Settled by the Portuguese several centuries ago, Palau Andonara has still retained much of its Portuguese influence, moderated by hints of the Dutch and Islamic cultures. This can be clearly seen in the island’s beautiful buildings, temples and churches as well as the culinary creations of the people who live there.
Like much of this area, the waters around Pulau Andonara are popular with scuba divers and snorkelers. Beach bunnies will find a good number of stretches of sand to soak up the sun on, while those who enjoy adventure sports can trek through the jungle to discover waterfalls and caves.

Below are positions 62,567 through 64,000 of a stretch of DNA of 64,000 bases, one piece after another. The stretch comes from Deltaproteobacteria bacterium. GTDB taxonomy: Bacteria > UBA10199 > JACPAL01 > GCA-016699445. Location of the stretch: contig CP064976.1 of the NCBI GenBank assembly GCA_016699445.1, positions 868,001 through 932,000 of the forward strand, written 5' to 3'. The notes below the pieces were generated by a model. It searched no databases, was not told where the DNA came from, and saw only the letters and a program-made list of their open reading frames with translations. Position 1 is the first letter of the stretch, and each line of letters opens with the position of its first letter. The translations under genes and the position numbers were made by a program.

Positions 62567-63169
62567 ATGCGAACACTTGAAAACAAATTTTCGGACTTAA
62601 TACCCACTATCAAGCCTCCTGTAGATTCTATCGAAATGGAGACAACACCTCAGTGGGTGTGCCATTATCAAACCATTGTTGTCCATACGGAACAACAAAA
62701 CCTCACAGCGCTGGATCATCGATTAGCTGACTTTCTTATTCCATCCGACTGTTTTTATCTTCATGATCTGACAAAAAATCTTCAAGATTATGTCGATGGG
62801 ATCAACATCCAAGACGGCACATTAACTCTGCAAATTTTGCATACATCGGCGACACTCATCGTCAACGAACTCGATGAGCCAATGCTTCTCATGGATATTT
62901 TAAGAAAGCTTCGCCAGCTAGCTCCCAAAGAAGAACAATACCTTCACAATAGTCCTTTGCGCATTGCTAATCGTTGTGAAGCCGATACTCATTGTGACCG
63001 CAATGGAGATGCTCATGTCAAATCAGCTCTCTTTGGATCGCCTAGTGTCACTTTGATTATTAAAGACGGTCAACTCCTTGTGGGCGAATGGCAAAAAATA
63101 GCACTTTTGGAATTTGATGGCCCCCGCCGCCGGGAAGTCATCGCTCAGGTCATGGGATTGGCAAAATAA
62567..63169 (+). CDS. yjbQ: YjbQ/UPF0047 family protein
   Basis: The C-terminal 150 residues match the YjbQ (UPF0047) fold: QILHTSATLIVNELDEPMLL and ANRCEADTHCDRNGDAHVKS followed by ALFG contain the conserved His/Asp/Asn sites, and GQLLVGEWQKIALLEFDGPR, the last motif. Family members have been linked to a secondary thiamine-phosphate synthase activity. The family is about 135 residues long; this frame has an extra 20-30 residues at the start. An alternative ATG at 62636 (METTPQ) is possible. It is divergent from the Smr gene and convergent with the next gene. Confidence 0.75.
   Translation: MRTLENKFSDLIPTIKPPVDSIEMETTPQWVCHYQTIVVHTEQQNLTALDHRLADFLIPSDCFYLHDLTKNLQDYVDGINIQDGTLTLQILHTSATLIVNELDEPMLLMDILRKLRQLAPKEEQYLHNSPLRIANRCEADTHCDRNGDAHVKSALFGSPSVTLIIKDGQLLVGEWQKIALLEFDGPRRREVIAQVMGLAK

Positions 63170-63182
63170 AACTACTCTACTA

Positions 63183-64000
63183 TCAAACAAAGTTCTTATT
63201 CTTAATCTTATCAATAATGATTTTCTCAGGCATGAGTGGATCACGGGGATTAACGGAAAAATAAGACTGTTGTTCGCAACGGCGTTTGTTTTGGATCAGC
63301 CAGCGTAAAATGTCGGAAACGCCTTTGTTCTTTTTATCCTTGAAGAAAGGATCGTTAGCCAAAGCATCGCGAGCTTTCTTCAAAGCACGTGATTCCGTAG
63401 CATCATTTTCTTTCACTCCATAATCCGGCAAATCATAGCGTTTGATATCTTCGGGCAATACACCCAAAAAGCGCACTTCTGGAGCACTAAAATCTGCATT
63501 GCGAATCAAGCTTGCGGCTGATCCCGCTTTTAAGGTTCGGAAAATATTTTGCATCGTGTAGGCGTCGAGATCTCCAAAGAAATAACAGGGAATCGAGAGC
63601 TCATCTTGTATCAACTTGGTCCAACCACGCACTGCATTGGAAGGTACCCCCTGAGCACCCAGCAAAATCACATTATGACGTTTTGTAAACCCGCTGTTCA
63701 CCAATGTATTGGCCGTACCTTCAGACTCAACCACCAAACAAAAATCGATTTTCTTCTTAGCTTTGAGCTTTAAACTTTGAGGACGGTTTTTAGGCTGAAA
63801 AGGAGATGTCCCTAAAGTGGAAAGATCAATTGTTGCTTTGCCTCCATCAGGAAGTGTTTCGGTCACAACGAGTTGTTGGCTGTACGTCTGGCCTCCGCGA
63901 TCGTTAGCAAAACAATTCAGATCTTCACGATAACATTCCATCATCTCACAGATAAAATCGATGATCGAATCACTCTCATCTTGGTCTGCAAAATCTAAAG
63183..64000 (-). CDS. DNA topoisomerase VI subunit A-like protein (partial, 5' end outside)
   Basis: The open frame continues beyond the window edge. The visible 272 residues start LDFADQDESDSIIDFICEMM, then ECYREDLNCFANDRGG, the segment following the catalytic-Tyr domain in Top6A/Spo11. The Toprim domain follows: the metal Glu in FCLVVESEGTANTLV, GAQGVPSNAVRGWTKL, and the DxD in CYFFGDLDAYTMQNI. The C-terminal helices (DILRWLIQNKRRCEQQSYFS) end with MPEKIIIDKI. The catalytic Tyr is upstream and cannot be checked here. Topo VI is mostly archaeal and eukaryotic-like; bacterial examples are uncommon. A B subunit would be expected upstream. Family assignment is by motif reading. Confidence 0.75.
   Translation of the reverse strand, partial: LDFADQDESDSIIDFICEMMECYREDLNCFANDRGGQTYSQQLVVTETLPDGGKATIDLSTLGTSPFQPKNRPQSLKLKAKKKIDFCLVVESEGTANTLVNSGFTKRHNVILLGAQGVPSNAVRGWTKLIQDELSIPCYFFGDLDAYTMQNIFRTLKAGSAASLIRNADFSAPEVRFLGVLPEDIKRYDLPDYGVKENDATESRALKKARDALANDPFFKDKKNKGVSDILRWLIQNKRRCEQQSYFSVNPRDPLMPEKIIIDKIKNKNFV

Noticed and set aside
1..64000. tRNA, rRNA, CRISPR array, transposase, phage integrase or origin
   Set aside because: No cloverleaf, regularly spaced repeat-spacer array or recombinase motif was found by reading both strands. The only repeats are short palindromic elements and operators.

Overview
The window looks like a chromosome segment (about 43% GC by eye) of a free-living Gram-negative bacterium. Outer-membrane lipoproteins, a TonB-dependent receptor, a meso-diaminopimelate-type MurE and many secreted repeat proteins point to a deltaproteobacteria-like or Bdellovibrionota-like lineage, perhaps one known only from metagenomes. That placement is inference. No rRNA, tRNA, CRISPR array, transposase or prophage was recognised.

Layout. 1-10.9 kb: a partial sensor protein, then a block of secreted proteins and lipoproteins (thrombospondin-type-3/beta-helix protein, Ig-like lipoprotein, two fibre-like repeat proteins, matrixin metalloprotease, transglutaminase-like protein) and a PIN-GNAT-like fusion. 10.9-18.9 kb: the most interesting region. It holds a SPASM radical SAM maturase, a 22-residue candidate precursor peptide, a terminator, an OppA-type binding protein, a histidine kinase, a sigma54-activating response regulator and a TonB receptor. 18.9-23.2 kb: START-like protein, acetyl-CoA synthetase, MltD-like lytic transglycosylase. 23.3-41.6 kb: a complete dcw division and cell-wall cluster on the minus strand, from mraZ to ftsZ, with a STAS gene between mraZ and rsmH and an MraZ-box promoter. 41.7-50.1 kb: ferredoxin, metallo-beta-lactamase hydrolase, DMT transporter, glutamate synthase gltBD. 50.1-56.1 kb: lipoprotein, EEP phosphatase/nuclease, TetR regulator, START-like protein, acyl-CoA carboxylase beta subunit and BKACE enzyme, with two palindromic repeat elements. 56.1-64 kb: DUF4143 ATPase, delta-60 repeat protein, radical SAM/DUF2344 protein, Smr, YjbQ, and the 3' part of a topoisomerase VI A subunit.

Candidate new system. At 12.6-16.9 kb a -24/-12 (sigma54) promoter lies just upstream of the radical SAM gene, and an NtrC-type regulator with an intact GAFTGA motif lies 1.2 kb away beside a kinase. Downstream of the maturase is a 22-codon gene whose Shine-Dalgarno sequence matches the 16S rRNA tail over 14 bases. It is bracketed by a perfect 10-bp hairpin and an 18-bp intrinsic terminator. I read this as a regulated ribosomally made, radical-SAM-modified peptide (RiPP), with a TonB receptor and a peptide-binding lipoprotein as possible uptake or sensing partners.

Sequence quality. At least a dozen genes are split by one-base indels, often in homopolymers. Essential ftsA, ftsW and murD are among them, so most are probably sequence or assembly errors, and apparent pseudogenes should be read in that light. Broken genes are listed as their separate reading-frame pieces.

There are a number of small villages on the island, and a great way to explore is by hiring a bicycle and using peddle power to journey along narrow winding roads beside lush rice fields and orchards.
Accommodation on Palau Andonara tends to be rather basic, so those who like to surround themselves with luxury might prefer to look elsewhere. However, this is a good place for those who want to escape the tourist scene and discover Indonesia’s natural beauty and culture.
Getting There & Away
Access for international visitors is from Denpasar, which has a large airport with connecting flights to surrounding countries. Visitors can take a connecting flight from Denpasar to Pulau Alor’s airport (1 hour) and then catch a ferry to Pulau Adonara to the port of Kalabahi on Pulau Alor (4 hours).